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Isil's cultural vandalism is just as chilling as its bloodlust

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Erasing history: A militant topples an ancient artefact in the Nineveh Museum in Mosul, Iraq

Erasing history: A militant topples an ancient artefact in the Nineveh Museum in Mosul, Iraq

AP

Erasing history: A militant topples an ancient artefact in the Nineveh Museum in Mosul, Iraq

On Thursday, the bulldozers of the Islamic State (Isil) began levelling the remains of a site as archaeologically significant as any in the world.

Until now Nimrud, some 20 miles south-east of Mosul, in northern Iraq, has boasted ruins dating back more than 3,000 years. The pulverising of the ancient city follows hot on the heels of other grotesque and heartbreaking Isil acts of vandalism. Only last week, a video was released showing the destruction of antiquities in Mosul's museums and the painstaking demolition of ancient sculptures too vast to topple.

The goons behind these acts of barbarism appreciate more cynically than anyone the publicity value of a rapid turnover of atrocities. One snuff video succeeds another in a murderous churn.

But if I am honest, no images from the hell that is the Islamic State have upset me more than those which showed a winged bull more than two-and-a-half thousand years old being deliberately and methodically power-drilled. Can the destruction of statues matter more than the loss of human life?

An answer, perhaps, is to be found in a Christian legend reported of Assyria, an ancient kingdom that incorporated what is today Mosul and its surroundings. In AD 362, the daughter of the Assyrian king, dying of an incurable illness, was restored to full health by the prayers of a local Christian saint.

So impressed by this miracle was her brother, Prince Behnam, that he turned his back on his ancestral religion and accepted baptism. His martyrdom swiftly followed; for Behnam's father, Sennacherib, outraged by his apostasy, had him put to death. When the king in turn fell sick, his wife had a dream which revealed that only his own baptism would serve to cure him.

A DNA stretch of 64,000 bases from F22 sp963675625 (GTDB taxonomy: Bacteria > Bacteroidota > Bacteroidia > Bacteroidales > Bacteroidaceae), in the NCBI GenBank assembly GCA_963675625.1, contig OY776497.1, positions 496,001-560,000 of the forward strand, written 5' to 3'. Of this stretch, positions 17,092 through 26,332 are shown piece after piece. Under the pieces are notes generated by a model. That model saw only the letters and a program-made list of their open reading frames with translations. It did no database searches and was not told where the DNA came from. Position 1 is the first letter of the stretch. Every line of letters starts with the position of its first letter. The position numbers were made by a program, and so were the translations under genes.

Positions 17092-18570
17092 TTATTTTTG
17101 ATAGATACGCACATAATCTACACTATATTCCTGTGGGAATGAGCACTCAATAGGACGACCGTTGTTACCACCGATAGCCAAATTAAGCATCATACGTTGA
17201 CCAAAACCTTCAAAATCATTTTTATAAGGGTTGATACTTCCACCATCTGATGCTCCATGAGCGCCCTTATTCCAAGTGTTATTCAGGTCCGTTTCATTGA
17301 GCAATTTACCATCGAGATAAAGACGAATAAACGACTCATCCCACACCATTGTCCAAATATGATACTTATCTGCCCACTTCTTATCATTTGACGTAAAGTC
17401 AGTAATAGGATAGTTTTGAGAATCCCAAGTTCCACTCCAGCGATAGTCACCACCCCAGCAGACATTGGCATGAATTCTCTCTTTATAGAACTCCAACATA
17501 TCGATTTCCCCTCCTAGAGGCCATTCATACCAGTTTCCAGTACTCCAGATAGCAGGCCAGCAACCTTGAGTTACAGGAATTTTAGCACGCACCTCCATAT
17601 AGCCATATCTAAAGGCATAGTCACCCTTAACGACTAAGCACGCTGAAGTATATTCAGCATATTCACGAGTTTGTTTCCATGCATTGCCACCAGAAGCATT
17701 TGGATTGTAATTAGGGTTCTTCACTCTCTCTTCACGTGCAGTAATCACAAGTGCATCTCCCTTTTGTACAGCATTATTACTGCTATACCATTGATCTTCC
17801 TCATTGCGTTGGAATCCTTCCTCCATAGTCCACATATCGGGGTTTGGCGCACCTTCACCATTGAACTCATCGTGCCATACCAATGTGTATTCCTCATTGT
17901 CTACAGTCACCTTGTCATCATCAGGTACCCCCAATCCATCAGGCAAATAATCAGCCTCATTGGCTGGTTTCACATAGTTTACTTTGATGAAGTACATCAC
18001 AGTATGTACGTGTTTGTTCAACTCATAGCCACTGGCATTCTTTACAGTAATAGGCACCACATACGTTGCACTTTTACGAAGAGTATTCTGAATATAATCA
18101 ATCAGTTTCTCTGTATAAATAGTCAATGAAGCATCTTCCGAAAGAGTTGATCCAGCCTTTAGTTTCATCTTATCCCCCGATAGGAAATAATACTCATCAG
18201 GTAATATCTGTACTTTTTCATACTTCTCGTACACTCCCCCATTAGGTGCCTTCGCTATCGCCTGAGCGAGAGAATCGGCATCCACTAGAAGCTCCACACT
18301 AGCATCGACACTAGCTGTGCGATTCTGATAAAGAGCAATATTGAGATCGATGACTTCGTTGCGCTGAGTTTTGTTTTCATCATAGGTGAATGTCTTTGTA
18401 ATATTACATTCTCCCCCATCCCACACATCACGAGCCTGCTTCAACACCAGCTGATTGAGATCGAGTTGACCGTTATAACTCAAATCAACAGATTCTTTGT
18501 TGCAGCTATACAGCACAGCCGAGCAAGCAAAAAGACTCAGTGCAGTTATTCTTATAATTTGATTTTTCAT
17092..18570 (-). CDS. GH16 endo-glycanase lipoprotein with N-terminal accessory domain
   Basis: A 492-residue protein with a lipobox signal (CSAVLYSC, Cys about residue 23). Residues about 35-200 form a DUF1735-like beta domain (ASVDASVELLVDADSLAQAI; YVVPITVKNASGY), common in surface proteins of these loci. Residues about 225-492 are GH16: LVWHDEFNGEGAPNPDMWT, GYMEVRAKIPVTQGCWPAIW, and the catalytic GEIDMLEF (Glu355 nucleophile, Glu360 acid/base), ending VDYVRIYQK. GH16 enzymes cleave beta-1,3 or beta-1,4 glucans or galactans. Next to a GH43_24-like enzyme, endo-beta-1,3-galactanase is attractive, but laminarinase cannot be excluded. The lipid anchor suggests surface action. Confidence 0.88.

The king, bowing to the inevitable, not only agreed to become a Christian but also to found a number of monasteries. One of them, named after his son, was established near the city of Mosul. From the 4th century until the present day, the monastery of Saint Behnam has served as a monument to the enduring Christian faith of the Assyrian people.

Then, last July, Islamic State fighters turned up.

"You have no place here any more," they told the monks. Saint Behnam's monastery was not the only church to be abandoned. In Mosul too, Masses have stopped being said for the first time in more than one-and-a-half thousand years.

Over the past two weeks Isil fighters have targeted Assyrian villages and taken hundreds hostage. But with their assault on Mosul's churches, monasteries, museums and Nimrud, it is clear that, for Isil, eliminating enemies is not enough; they are determined to erase all traces of Assyrian culture and civilisation from their blood-boltered caliphate.

Assyria, though, is far older than Islam and Christianity. For three centuries, between 911 and 609 BC, Assyria was the undisputed superpower of the Middle East, its capitals of Nineveh and Nimrud the greatest metropolises of their day. Despite the terror with which the Assyrian Empire had filled the Jews, memories of its glamour and sophistication had long survived its overthrow.

It was in the mid-19th century that archaeologists from France and Britain revealed to the world just how dazzling the civilisation of ancient Assyria had truly been.

The reliefs from Nineveh and the statuary from Nimrud that today adorn the British Museum are among the greatest works of art ever created. Not all the treasures exhumed from the buried cities of ancient Assyria were transported to the West, though. Many were preserved in Iraq. Great winged bulls fashioned in the reign of Sennacherib himself were reinstalled in one of the gateways of Nineveh. There, when Isil took over Mosul, they served as a standing reproach to the new masters of the city - "statues and idols," as the Isil propaganda film released last week put it, "excavated by Satanists".

It was one of Sennacherib's bulls that was shown on the film being power-drilled. The aim of Isil was not merely to emulate the idol-smashing of the Prophet Mohammed, but to provoke and outrage world opinion - an aim in which they certainly succeeded. Just as the Nazis destroyed synagogues as well as those who had worshipped in them, so does the Islamic State aspire to efface all traces from its caliphate of those it condemns as kuffar or infidels.

Control the past, and you control the future: the shattered fragments of Sennacherib's bulls and the dust of what was once Nimrud bear fatal witness to just how thoroughly Isil has grasped this truth. It is not just antiquities that are being destroyed, but the memories, identity and future of an entire people. Assyria and the Assyrian people risk being lost to a terminal darkness: a darkness the shadow of which menaces the cultural heritage of all humanity.

┬ęTelegraph

Sunday Independent